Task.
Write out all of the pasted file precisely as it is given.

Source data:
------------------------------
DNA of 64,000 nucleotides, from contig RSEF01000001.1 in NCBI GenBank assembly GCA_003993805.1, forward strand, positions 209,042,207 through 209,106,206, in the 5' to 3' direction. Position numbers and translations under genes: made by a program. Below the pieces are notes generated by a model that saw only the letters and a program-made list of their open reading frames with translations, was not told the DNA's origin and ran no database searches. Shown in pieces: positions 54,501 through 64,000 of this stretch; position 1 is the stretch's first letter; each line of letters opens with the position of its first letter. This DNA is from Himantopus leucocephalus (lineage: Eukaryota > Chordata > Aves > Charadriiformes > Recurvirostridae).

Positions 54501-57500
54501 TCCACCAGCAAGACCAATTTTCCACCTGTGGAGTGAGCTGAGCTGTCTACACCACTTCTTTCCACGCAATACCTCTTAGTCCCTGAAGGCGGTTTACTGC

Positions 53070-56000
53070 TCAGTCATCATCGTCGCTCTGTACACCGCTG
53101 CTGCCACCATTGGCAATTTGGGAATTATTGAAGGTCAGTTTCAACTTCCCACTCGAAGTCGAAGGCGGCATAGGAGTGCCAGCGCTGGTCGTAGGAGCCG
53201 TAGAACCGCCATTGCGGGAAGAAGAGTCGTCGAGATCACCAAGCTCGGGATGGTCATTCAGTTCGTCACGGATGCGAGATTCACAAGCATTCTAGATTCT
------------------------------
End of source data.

DNA of 64,000 nucleotides, from contig RSEF01000001.1 in NCBI GenBank assembly GCA_003993805.1, forward strand, positions 209,042,207 through 209,106,206, in the 5' to 3' direction. Position numbers and translations under genes: made by a program. Below the pieces are notes generated by a model that saw only the letters and a program-made list of their open reading frames with translations, was not told the DNA's origin and ran no database searches. Shown in pieces: positions 54,501 through 64,000 of this stretch; position 1 is the stretch's first letter; each line of letters opens with the position of its first letter. This DNA is from Himantopus leucocephalus (lineage: Eukaryota > Chordata > Aves > Charadriiformes > Recurvirostridae).

Positions 54501-57500
54501 TCCACCAGCAAGACCAATTTTCCACCTGTGGAGTGAGCTGAGCTGTCTACACCACTTCTTTCCACGCAATACCTCTTAGTCCCTGAAGGCGGTTTACTGC

Positions 53070-56000
53070 TCAGTCATCATCGTCGCTCTGTACACCGCTG
53101 CTGCCACCATTGGCAATTTGGGAATTATTGAAGGTCAGTTTCAACTTCCCACTCGAAGTCGAAGGCGGCATAGGAGTGCCAGCGCTGGTCGTAGGAGCCG
53201 TAGAACCGCCATTGCGGGAAGAAGAGTCGTCGAGATCACCAAGCTCGGGATGGTCATTCAGTTCGTCACGGATGCGAGATTCACAAGCATTCTAGATTCT